By its very nature, citizens’ trust in government can be a less tangible and harder to measure metric than things like budgets or votes. But, as James Anderson and Michele Jolin argue in their article “Rebuilding Trust in Government is Key to Strengthening Cities,” it is no less important for effective government. In their words, “trust matters to the success of any big reform, especially those that require social consensus to be effective and sustainable.” Trust isn’t just a box to check for policymakers, but rather the foundation upon which elected officials should solve problems and devise innovative policies.
Unfortunately, the United States is in a trust crisis. Communications firm Edelman recently found that their annual Trust Barometer had plunged 14 points in a single year to a mere 33 percent of Americans who trust their government. But one doesn’t just have to launch a public opinion survey to realize the extent of the country’s trust gap. From congressional gridlock to high profile police shootings, the average American citizen has much to lose faith about.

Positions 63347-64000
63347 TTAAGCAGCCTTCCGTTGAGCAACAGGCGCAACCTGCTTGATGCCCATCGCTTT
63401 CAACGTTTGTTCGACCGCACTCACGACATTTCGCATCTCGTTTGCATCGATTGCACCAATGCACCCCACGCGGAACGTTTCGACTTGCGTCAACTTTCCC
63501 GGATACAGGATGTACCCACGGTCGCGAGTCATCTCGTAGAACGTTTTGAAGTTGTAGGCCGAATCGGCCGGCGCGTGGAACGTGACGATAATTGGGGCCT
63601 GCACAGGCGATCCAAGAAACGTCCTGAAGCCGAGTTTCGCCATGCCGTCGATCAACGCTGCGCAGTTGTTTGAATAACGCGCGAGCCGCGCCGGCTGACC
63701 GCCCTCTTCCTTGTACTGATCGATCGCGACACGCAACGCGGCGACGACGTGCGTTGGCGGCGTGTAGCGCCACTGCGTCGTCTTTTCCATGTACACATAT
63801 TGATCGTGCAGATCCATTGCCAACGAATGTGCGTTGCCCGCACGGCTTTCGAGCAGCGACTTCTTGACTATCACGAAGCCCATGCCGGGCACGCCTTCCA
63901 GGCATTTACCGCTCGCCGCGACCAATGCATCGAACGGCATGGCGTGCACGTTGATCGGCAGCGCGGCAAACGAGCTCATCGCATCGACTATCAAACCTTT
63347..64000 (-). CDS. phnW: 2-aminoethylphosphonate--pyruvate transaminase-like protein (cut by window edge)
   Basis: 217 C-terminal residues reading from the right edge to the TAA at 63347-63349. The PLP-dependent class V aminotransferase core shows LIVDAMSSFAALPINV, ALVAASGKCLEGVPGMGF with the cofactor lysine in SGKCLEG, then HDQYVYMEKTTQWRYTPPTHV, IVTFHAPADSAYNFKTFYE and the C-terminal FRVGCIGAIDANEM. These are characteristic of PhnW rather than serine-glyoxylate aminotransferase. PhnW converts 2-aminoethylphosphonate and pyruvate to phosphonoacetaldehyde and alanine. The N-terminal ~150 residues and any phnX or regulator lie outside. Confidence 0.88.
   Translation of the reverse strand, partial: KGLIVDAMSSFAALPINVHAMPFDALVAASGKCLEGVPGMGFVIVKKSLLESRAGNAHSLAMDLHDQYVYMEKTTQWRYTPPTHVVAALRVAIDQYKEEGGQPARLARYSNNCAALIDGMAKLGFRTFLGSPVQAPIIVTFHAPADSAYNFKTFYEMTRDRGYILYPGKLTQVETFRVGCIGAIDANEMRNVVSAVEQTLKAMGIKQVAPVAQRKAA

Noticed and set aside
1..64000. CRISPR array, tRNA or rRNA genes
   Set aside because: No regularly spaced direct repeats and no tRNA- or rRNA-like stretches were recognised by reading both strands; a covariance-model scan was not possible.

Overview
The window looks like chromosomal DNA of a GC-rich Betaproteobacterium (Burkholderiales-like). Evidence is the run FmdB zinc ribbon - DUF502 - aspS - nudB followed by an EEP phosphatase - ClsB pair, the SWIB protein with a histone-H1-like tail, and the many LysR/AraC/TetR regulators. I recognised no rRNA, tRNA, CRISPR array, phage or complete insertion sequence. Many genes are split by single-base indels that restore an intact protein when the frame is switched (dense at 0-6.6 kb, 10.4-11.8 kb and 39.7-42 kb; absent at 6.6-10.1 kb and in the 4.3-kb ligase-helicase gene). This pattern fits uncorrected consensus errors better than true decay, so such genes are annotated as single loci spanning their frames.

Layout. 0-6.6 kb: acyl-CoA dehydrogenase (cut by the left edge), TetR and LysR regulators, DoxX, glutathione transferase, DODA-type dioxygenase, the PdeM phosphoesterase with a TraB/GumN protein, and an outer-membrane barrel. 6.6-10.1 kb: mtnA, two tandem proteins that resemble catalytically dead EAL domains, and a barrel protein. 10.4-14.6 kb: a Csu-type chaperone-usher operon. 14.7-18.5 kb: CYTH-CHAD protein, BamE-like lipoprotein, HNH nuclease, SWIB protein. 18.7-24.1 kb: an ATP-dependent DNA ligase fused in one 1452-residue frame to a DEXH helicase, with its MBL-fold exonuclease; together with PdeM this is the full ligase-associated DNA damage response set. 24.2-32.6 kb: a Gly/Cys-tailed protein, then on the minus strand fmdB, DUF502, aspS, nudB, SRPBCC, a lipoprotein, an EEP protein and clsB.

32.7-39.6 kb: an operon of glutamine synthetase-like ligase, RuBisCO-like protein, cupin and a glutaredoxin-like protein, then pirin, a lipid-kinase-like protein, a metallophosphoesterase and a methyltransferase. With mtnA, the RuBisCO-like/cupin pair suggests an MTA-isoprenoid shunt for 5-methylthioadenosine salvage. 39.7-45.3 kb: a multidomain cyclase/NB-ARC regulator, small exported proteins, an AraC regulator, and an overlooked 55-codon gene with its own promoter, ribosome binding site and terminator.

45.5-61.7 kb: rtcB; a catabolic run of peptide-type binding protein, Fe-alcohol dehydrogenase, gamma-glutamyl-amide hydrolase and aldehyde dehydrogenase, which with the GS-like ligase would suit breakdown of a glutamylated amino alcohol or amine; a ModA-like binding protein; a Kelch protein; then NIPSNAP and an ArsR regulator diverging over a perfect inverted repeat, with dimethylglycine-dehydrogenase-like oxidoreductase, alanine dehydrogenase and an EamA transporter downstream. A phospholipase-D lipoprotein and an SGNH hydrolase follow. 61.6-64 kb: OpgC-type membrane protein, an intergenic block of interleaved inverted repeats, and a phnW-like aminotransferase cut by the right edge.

This doesn’t mean all hope--and trust--is lost. City governments around the world are employing innovative techniques to build and rebuild citizen confidence. These trust-building measures range from volunteer health ambassadors in Dutse, Nigeria, to safe injection sites in Montreal, Canada. And in San Diego, California, and Tijuana, Mexico, a former mayor set up a binational Citizenship Culture Survey to figure out just how big the trust gap is before addressing it.
Though the methods vary, the underlying philosophy is the same: city governments must meaningfully engage all citizens by inviting them into policy design, development, and delivery.
Explore a Story Map of the solutions here.